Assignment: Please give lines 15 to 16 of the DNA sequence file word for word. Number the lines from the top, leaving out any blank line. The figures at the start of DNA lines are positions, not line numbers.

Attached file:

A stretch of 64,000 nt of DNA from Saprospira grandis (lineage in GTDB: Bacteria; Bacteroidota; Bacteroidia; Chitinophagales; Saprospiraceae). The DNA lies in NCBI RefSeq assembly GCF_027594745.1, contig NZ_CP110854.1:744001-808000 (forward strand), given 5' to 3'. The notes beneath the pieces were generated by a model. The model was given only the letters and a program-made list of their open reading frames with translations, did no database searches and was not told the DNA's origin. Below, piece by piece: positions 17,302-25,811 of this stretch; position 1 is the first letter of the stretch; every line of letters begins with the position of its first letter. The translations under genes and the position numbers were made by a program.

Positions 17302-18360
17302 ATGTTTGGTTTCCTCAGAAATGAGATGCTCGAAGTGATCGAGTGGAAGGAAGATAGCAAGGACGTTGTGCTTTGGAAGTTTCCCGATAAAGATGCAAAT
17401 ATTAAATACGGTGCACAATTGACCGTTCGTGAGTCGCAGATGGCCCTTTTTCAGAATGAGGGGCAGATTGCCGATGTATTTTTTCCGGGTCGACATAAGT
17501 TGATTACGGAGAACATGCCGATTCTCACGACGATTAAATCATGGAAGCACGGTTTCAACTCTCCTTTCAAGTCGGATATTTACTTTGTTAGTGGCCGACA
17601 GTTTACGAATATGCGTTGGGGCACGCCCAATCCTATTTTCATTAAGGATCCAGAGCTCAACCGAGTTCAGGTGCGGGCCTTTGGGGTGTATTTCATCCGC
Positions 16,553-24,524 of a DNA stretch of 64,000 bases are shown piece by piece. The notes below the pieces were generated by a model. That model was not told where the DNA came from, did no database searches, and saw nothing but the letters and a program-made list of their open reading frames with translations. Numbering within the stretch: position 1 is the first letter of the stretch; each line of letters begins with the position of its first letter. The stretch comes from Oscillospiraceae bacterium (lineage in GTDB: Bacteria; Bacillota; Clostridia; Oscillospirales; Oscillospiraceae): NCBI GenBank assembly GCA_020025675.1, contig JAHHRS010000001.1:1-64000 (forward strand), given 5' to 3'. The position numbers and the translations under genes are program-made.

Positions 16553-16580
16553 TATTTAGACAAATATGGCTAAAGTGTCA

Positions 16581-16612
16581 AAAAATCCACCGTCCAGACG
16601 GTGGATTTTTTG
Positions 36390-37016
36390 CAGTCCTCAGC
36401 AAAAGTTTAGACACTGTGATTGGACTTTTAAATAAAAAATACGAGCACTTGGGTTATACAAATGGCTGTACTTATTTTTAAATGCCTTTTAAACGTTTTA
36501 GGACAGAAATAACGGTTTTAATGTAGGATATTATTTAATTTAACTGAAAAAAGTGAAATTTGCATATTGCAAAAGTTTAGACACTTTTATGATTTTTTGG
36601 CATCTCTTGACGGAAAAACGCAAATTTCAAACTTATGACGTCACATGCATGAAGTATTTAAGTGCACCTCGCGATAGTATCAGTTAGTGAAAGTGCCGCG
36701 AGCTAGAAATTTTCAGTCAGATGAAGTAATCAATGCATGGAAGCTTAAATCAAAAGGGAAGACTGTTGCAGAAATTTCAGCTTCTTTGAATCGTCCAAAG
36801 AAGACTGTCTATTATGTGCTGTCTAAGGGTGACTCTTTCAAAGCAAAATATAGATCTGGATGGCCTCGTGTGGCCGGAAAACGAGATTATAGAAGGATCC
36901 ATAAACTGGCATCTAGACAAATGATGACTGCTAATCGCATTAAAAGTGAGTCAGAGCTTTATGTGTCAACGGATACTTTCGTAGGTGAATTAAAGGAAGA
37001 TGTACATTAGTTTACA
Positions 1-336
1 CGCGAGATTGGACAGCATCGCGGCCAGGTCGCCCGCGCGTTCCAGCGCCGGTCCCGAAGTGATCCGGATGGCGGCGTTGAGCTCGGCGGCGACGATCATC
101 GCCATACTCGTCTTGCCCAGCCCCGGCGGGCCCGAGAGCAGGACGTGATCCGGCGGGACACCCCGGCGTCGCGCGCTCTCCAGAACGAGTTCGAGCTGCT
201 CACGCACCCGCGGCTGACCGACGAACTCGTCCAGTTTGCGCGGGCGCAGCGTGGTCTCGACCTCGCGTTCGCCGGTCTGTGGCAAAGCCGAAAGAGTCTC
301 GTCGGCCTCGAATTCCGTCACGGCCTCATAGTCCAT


36401 AAAAGTTTAGACACTGTGATTGGACTTTTAAATAAAAAATACGAGCACTTGGGTTATACAAATGGCTGTACTTATTTTTAAATGCCTTTTAAACGTTTTA
36501 GGACAGAAATAACGGTTTTAATGTAGGATATTATTTAATTTAACTGAAAAAAGTGAAATTTGCATATTGCAAAAGTTTAGACACTTTTATGATTTTTTGG